An inquest has recorded a verdict of unlawful killing following an attack at a hostel in Wales where a man was seen apparently "eating a woman's face" before being tasered by police and dying soon afterwards. Mentally ill Matthew Williams, 34, who had left prison two weeks earlier, attacked and killed Cerys Marie Yemm, 22, at a hostel in Argoed on 6 November 2014.
The inquest heard Yemm, a former girlfriend of Williams' prison acquaintance, met the mephedrone and amphetamine user two weeks earlier. On the night of the attack they went back to the Sirhowy Arms Hotel where Williams was staying following his release. Other residents heard screaming and the hostel owner opened the door to find Williams "biting" the victim's face.
Yemm's cause of death was recorded as "sharp force trauma to the face and neck." She had a total of 89 injuries to her face and body.
Police tasered Williams four times as they tried to arrest him. he did not need help immediately but his breathing deteriorated and he died in the back of the ambulance. His cause of death was given as cardiac arrest caused by a combination of amphetamines, the attack on Yemm, being tasered and his undiagnosed relapsed schizophrenia.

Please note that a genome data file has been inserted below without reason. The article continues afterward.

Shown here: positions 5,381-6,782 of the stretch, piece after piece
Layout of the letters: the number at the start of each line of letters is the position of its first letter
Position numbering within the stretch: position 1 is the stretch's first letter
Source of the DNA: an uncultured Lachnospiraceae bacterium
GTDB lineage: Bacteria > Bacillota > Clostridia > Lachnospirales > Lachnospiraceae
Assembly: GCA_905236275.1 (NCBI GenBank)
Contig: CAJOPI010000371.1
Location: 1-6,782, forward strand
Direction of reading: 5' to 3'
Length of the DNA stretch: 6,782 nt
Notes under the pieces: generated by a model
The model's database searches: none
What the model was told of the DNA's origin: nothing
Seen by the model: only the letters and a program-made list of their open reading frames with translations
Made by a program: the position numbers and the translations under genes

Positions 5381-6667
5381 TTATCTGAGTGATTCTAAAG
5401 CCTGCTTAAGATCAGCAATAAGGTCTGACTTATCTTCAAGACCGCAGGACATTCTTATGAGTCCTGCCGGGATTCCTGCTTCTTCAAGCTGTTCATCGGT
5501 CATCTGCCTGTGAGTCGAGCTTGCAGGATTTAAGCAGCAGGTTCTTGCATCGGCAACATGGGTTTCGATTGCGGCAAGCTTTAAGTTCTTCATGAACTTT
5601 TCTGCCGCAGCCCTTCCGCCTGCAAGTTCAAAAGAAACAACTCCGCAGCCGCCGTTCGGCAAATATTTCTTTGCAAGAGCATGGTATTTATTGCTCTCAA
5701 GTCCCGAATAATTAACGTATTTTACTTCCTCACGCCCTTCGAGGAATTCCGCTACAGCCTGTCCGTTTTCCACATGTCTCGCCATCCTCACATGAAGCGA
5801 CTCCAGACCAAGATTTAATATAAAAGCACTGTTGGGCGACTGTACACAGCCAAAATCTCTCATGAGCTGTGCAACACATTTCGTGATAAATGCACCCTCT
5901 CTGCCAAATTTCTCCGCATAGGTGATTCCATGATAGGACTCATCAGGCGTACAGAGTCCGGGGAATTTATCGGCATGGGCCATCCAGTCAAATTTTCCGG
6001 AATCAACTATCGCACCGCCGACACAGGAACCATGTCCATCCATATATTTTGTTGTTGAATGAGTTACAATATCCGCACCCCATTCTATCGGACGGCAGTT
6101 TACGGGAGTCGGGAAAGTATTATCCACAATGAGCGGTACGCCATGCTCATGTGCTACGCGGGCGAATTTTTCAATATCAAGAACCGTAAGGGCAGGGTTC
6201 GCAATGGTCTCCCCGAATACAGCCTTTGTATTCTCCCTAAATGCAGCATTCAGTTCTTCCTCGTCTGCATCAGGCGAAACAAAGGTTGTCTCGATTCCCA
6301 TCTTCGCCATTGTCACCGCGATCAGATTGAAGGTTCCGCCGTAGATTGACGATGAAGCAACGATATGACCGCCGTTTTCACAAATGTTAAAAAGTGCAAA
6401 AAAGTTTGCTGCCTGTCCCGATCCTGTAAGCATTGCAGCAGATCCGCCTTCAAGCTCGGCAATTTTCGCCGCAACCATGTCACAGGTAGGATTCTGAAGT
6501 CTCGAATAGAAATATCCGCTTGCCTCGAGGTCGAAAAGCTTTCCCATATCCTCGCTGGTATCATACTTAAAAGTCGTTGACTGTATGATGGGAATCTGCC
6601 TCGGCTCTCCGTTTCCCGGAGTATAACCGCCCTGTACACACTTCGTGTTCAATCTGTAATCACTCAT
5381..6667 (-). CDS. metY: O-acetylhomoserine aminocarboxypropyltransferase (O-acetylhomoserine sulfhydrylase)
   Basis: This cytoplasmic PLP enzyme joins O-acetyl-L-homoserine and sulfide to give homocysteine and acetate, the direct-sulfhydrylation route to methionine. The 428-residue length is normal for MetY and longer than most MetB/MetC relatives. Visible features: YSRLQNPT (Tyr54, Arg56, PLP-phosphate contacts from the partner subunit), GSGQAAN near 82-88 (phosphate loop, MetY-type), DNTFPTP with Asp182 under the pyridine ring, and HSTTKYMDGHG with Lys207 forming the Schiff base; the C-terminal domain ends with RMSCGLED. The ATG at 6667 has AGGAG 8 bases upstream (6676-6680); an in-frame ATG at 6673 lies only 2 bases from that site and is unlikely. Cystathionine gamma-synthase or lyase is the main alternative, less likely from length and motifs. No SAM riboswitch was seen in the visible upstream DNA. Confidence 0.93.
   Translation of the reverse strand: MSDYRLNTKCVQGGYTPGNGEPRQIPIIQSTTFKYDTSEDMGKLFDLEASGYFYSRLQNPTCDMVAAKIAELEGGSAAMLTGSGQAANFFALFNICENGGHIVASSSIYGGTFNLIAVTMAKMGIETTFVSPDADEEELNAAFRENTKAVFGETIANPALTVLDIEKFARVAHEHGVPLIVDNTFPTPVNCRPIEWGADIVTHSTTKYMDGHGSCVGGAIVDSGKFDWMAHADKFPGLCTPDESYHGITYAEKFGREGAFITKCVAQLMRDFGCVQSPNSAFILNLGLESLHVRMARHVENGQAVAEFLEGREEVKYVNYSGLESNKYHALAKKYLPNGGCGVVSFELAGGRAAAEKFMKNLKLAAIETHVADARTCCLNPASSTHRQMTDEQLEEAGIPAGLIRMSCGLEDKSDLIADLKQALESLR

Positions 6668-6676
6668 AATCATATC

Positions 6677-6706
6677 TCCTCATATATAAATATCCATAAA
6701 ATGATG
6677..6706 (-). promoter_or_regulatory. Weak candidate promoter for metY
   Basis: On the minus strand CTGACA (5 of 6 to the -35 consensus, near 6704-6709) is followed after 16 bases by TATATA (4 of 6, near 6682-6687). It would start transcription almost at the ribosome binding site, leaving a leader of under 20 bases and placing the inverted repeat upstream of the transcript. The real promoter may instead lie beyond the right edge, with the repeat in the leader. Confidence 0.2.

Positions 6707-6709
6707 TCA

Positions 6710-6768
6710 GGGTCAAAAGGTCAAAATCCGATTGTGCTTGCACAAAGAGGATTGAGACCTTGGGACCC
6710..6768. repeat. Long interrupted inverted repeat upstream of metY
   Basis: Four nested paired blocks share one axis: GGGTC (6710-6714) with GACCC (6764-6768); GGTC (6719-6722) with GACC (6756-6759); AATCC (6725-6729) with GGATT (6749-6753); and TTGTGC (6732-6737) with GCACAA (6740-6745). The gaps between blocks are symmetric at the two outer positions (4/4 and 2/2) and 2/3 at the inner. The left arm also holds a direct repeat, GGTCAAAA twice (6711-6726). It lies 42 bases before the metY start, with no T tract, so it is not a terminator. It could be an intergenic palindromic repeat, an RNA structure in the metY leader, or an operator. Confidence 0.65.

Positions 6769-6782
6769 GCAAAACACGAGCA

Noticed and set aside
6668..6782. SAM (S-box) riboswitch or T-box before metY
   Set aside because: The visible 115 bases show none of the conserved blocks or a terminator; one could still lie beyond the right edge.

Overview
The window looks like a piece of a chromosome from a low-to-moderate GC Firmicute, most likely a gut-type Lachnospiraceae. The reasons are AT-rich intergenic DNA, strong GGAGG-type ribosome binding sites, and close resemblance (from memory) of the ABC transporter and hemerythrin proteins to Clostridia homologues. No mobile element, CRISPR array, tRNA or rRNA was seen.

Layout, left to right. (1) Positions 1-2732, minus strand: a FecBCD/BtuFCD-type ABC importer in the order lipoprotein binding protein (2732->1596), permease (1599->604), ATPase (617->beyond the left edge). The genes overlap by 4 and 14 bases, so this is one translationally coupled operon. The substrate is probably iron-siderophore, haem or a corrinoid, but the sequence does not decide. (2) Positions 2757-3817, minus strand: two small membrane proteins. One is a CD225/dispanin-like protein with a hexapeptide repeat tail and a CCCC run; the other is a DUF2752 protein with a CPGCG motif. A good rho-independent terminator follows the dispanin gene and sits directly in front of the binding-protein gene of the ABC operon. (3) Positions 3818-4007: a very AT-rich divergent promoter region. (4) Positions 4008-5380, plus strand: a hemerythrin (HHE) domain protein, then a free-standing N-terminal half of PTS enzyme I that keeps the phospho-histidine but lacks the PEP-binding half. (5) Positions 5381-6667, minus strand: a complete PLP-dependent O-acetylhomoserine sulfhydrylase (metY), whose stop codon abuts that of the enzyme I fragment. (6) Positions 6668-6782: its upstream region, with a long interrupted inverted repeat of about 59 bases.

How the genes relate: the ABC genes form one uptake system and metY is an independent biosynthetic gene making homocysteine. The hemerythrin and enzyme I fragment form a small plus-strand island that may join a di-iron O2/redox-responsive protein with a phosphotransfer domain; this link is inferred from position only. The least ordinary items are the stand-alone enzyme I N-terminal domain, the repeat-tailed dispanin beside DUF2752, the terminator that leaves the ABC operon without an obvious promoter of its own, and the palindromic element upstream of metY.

Gwent Coroner David Bowen advised jurors that unlawful killing was the only verdict possible in the case of Yemm. In the case of Williams, the jury was advised to return a narrative finding. Under a narrative finding, the circumstances of the death is set out in a detailed manner based on evidence heard.
Williams's mother said she had tried to get treatment for her son, who complained of hearing voices. However police and Abertawe Bro Morgannwg health board said he had refused all offers of help.
Following the verdict the Williams family said outside court that Matthew had been troubled and had issues with mental health and drugs. The family also said the claims of cannibalism weren't correct, though the inquest found he had bitten her stomach in the attack, carried out with a broken cereal bowl.
In a statement the family said: "We hope that this case will highlight the need for better mental healthcare care and lead to the effective sharing of information between state agencies and that another family will not have to go through what the families touched by this inquest have had to endure."
The Yemm family said they wanted the hostel demolished as it had become an "unbearable reminder" of their daughter's killing. In a statement published by Wales Online the Yemm family said: ""We want to pay tribute to our beautiful daughter Cerys, who was kind, caring, and could always see the best in people."